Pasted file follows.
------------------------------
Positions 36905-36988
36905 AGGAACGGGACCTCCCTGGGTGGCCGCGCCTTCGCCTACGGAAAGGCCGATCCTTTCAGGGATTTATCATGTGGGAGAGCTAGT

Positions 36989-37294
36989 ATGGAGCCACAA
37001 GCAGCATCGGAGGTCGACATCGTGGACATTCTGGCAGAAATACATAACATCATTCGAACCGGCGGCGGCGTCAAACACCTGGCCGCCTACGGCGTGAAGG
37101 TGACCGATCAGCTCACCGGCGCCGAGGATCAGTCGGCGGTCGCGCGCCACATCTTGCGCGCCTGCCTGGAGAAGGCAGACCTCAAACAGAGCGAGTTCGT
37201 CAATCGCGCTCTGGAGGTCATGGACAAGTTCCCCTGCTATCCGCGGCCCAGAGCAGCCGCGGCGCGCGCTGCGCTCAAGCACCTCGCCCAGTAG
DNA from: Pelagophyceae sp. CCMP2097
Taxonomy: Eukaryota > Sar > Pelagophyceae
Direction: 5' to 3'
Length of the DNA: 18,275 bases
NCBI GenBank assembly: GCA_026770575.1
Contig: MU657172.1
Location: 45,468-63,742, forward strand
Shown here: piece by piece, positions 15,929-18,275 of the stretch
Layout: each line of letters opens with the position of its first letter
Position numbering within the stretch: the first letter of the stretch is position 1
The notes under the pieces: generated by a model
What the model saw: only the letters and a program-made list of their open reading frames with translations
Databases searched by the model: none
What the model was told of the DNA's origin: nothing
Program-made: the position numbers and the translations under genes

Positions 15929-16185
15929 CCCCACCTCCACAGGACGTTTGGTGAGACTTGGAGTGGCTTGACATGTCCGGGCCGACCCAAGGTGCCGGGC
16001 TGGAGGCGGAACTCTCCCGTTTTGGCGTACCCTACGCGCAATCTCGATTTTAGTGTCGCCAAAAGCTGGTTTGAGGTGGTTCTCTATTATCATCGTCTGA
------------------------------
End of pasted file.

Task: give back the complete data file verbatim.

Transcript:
Positions 36905-36988
36905 AGGAACGGGACCTCCCTGGGTGGCCGCGCCTTCGCCTACGGAAAGGCCGATCCTTTCAGGGATTTATCATGTGGGAGAGCTAGT

Positions 36989-37294
36989 ATGGAGCCACAA
37001 GCAGCATCGGAGGTCGACATCGTGGACATTCTGGCAGAAATACATAACATCATTCGAACCGGCGGCGGCGTCAAACACCTGGCCGCCTACGGCGTGAAGG
37101 TGACCGATCAGCTCACCGGCGCCGAGGATCAGTCGGCGGTCGCGCGCCACATCTTGCGCGCCTGCCTGGAGAAGGCAGACCTCAAACAGAGCGAGTTCGT
37201 CAATCGCGCTCTGGAGGTCATGGACAAGTTCCCCTGCTATCCGCGGCCCAGAGCAGCCGCGGCGCGCGCTGCGCTCAAGCACCTCGCCCAGTAG
DNA from: Pelagophyceae sp. CCMP2097
Taxonomy: Eukaryota > Sar > Pelagophyceae
Direction: 5' to 3'
Length of the DNA: 18,275 bases
NCBI GenBank assembly: GCA_026770575.1
Contig: MU657172.1
Location: 45,468-63,742, forward strand
Shown here: piece by piece, positions 15,929-18,275 of the stretch
Layout: each line of letters opens with the position of its first letter
Position numbering within the stretch: the first letter of the stretch is position 1
The notes under the pieces: generated by a model
What the model saw: only the letters and a program-made list of their open reading frames with translations
Databases searched by the model: none
What the model was told of the DNA's origin: nothing
Program-made: the position numbers and the translations under genes

Positions 15929-16185
15929 CCCCACCTCCACAGGACGTTTGGTGAGACTTGGAGTGGCTTGACATGTCCGGGCCGACCCAAGGTGCCGGGC
16001 TGGAGGCGGAACTCTCCCGTTTTGGCGTACCCTACGCGCAATCTCGATTTTAGTGTCGCCAAAAGCTGGTTTGAGGTGGTTCTCTATTATCATCGTCTGA